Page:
People often ask if there are any evidence-based studies to substantiate the claims clients make of reflexology. There are hundreds.
Most studies investigate whether or not reflexology has a positive effect on specific health challenges. Studies that explore the mechanism or route by which reflexology actually works – the “how of it” are extremely expensive to conduct, so most studies have not focused on that goal.
Research literacy (the ability to find, understand and critically evaluate research findings) is very valuable for educating clients and groups you may wish to speak to of the benefits reflexology can offer. Below are links to case studies and randomized controlled studies conducted worldwide. Abstracts are generally available at no cost; full research data often involves a fee.
http://translate.google.com/?hl=en&tab=wT (Translates foreign studies into English. Please beware that this is a robot translation service and the content is not controlled for accuracy.)
American Academy of Reflexology
National Institutes of Health Clinical Reflexology Trials
National Institute for Health and Care Excellence (NICE)
Reflexology Research Project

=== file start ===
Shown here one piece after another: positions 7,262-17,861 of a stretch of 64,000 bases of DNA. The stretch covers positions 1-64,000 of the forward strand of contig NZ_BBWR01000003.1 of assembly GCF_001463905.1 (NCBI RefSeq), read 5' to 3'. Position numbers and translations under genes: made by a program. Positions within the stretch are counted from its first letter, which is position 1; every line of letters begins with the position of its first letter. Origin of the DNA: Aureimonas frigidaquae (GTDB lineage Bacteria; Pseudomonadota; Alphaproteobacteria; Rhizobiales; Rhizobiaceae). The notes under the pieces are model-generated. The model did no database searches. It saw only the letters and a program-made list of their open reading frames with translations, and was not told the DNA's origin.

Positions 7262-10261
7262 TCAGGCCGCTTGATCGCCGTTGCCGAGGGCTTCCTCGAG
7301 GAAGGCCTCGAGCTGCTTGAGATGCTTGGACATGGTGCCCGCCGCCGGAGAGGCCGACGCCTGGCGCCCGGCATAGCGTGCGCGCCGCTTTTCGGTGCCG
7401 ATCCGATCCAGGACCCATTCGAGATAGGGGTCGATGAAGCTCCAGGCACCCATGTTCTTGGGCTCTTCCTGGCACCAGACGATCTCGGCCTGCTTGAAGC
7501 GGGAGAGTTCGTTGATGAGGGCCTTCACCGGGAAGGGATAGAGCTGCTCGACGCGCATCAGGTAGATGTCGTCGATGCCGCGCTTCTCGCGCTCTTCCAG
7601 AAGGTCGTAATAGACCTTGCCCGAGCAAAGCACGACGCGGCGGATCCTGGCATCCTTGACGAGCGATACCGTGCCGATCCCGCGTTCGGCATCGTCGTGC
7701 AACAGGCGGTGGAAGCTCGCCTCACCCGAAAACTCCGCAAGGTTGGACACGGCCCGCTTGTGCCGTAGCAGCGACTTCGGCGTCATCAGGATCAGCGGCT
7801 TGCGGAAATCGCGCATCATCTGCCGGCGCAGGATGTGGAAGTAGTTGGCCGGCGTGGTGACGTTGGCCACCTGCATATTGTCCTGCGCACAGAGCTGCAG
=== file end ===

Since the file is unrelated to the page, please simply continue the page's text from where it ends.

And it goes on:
Exploratory study on the efficacy of reflexology for pain threshold and tolerance using an ice-pain experiment and sham TENS control.
Reflexology Boosts Pain Threshold Tolerance, 2013
Upper Foot Reflexology Decreases Cardiac Index, 2-13
Swedish Massage, Reflexology Benefit Elderly Cancer Survivors, 2012
Reflexology Reduces Intensity, Duration of Menstrual Pain, 2012
Reflexology for Chronic Constipation, 2011
Reflexology, Foot Massage Ease Multiple Sclerosis Pain, 2010
Reflexology Improves Sleep for Postpartum Women, 2010
Reflexology Reduces Symptoms of Low-Back Pain, 2008
Reflexology Reduces Stress in Nursing Home Residents with Dementia, 2008
Reflexology Reduces Anxiety in Chemotherapy Patients, 2006
The above studies are all accessible online at Massage Mag Research